?The Jekyll Island Campground offers 18-wooded acres on the island?s north end with 199-campsites, from tent sites to full hook-up, pull-through RV sites with electricity, water, sewerage, and cable TV. Restrooms, showers, laundry, and a store are located on the grounds.
Spring weather usually comes to coastal Georgia in late February. Summers are long and hot, but ocean breezes moderate the heat and humidity. Delightful temperatures and clear days with relatively low humidity mark fall. Winters are brief and mild with daytime highs suitable for outdoor activities.
Laughing gulls, Ring-billed gulls, and Herring gulls are abundant in the Golden Isles year round, although they look different in the summer and the winter and the young birds look different from the adults. There are also other gulls that stop here on a regular basis. Bonapart gulls are a winter bird and Greater and Lesser Black-backed gulls are found from late summer through the winter and spring months. Complicating matters, Laughing gulls go through five different plumages from young bird to adult, Ring-billed gulls at least seven, and Herring gulls at least ten. Also, there are transitional times when these different birds are molting from one plumage to another. Some visitors spend their birding time just studying gulls because they are so challenging.
Accessible from Brunswich by the five-mile-long F.J. Torras Causeway, St. Simons is the largest of the Golden Isles. Spaniards named the island ?San Simeon? in the 1500s. St. Simons Island, tucked between a sweeping saltwater marsh and the ocean, is the size of Manhattan. Those who don?t fall for its beaches or pristine golf courses lose their hearts to the beautiful Marshes of Glynn.?
The majestic trees that dominate St. Simons and the rest of Coastal Georgia are live oaks. Their natural curves and dense wood made them the choice for construction of eighteenth-century warships. The most famous of all, the U.S.S. Constitution (known as Old Ironsides), was made from St. Simons? timber.
Frederica was established on the west coast of St. Simons in 1736.. There, on a bend in the south branch of the Altamaha River known as ?Devil?s Elbow,? the British found a strategic vantage point. Today, Fort Frederica is a national monument consisting of two units: the townsite off Frederica Road, and the Bloody Marsh Battle Site, six miles south on Demere Road.?
St. Simons Island offers a wide range of pastimes for all ages and interests, from beach and water activities to biking, playing golf and tennis, and horseback riding. On the south end of the island is The Village, a tourist complex that offers an array of shops, restaurants, a fishing pier, and beach access. The centrepiece of the area is the historic St. Simons Lighthouse, one of only five remaining in Georgia. Now automated, its beacon continues to penetrate 18 miles (29 km) into the maritime darkness. Both the lightkeeper?s residence and the lighthouse are open to the public. Ascend the tower?s 129 spiraling steps and you will get a bird?s-eye view of the island.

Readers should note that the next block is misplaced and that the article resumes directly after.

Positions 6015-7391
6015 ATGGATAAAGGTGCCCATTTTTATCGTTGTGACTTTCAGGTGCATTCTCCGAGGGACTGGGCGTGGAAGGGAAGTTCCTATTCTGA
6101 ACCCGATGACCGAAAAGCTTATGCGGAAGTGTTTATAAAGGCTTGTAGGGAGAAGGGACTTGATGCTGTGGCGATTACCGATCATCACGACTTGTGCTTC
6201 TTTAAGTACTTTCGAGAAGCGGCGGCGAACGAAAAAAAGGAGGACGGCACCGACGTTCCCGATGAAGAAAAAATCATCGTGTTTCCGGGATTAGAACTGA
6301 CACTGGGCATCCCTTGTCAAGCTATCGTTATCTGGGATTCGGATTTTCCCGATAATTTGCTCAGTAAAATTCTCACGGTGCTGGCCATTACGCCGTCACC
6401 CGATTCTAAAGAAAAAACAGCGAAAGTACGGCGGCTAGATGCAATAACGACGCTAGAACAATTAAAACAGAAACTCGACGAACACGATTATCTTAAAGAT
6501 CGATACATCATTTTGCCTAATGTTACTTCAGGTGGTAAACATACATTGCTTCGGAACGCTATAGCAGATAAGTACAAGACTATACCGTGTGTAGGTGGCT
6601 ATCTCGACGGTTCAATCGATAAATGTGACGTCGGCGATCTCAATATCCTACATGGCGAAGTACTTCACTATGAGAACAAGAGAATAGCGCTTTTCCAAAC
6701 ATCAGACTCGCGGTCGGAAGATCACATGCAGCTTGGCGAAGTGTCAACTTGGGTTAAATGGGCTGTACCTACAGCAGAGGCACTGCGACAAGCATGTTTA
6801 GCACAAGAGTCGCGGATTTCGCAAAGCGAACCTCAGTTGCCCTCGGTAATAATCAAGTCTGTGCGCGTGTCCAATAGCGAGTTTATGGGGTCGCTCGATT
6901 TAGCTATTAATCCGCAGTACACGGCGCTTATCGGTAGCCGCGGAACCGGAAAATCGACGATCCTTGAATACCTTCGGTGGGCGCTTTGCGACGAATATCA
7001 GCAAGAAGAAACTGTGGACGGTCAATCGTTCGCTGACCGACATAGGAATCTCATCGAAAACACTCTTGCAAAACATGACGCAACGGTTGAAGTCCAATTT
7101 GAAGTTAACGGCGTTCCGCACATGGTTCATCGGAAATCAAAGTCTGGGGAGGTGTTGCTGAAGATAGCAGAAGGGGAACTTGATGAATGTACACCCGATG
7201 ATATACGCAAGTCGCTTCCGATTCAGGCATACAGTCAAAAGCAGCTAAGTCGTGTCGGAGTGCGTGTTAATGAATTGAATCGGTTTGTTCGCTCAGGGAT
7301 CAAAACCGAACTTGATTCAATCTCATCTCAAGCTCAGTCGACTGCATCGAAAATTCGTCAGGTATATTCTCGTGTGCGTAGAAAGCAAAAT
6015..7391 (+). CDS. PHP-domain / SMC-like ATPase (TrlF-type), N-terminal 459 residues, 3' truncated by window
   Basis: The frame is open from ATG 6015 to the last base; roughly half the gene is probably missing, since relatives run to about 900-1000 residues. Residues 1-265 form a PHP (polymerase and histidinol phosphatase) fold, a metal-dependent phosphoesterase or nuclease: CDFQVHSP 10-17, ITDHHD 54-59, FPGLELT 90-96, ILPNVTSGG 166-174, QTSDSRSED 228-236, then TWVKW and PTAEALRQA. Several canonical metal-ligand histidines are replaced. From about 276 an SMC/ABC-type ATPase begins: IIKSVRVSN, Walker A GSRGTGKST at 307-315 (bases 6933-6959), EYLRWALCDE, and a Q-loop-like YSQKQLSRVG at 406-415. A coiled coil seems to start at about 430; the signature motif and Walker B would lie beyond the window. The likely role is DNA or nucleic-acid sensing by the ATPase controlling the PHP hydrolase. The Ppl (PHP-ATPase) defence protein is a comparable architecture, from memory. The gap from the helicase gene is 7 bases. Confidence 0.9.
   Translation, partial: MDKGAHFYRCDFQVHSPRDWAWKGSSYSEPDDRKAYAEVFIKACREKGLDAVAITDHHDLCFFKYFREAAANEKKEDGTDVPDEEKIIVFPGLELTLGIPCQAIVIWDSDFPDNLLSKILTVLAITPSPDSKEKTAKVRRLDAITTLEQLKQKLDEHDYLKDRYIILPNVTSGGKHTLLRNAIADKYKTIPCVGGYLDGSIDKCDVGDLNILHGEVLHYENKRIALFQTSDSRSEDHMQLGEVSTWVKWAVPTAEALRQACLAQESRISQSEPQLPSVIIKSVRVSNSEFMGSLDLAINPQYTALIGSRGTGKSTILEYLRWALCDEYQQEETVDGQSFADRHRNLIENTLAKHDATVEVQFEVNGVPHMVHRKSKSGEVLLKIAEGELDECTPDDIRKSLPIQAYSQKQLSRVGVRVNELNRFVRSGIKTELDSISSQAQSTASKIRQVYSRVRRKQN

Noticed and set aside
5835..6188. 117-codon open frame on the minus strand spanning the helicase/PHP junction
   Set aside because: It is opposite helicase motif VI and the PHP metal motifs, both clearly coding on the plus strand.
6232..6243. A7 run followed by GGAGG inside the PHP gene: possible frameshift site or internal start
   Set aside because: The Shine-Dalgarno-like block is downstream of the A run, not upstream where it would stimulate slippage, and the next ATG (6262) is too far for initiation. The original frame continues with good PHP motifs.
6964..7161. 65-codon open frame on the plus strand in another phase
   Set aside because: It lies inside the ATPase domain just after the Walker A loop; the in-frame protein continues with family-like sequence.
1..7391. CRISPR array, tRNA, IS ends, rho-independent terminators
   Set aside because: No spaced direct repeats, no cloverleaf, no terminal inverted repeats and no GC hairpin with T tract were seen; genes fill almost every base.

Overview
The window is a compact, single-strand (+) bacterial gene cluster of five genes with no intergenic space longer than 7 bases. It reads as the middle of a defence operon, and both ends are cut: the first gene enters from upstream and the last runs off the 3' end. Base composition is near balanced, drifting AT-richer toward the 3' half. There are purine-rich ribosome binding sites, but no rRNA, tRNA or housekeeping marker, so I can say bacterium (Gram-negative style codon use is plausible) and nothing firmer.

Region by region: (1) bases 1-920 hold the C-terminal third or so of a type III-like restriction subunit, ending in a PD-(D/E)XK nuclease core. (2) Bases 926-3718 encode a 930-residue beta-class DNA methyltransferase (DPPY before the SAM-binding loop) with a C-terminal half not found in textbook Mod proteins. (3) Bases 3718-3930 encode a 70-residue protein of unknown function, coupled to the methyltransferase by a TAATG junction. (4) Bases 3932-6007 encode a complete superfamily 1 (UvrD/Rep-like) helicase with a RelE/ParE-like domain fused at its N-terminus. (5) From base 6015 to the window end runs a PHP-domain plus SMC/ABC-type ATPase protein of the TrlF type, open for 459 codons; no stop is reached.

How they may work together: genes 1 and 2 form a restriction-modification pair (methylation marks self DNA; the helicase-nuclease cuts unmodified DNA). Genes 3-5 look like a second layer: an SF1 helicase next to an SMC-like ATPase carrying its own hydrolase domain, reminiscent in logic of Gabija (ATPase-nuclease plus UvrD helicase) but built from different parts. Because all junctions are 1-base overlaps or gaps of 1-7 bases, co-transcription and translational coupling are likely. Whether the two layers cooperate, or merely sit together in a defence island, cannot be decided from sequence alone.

More than 15 miles (24 km) of paved trails wind beneath the live oaks, leading to all of St. Simon?s highlights as well as the mainland. Bicycle rentals are available at a number of locations.?
The smallest Golden Isle is Sea Island. Though connected to St. Simons Island and the mainland by a span of bridges and a causeway, Sea Island remains a world apart. Heralded since its establishment in 1928 by auto magnate Howard Coffin, this lush resort and residential paradise offers a taste of the very best of resorting life. In the primarily upscale residential area on the south end of the island is the world class (read that as $$$) Mobile 5-star Cloister Hotel. World-class service, accommodations, and activities are available, including golf, tennis, spa, skeet, horseback riding, and vintage yachts. Sea Island accommodations also include the Sea Island Cottage colony, privately owned homes, and manicured grounds that make Sea Island Drive one of the most beautiful streets in America. Highly developed, Sea Island offers few recreational opportunities for the non-resident visitor who even has to ask the price of a room.??
Barbecue has become so popular in the South; it?s considered a cultural icon. Barbecue in the south almost always means pork. A shoulder section or ribs are slow roasted and the meat is pulled off in chunks or shreds. Sauces that ?make? the barbecue vary from the thin, pale, hot sauce to the thick, dark red, somewhat sweet sauce, made from catsup, mustard, vinegar, onions, spices, and sugar.?
French hunters or buccaneers gave the term, ?barbecue,? to the new world, says the World Book Encyclopedia. A whole animal, from, ?whiskers to tail,? would be roasted over a hickory wood fire on a gridiron made of green stakes. The French words ?barbe? for whiskers and ?queue? for tail became barbecue.?
Despite modern gas and electric grills, Georgia connoisseurs still think the best tasting barbecue is roasted in a pit over a hickory wood fire, and served fresh cut and hot from the pit. ?Barbecue Places? are found in many small towns in Georgia. We visited one such place called the Ga. Pig.
The Ga. Pig looked like a real dump. It is located in a wooden frame building reminiscent of pioneer times, which is easy to miss when driving from the Brunswick area because it is almost hidden in a wooded setting just off the highway. The perfume of oak and hickory smoke greeted us at the parking lot. After making our way up the broken steps to the front door, we found long wooden picnic tables and benches, and a huge fireplace with a tremendous iron grill (called the brick oven) that took up almost a whole wall. The inside was like stepping back in American history with smoked hams hanging from the bark-covered log rafters of the ceiling. The Ga. Pig serves barbecue ribs, chip barbecue, and barbecue sandwiches that are cooked over a fire of oak and hickory logs in the brick oven. Order the barbecued pork sandwich!?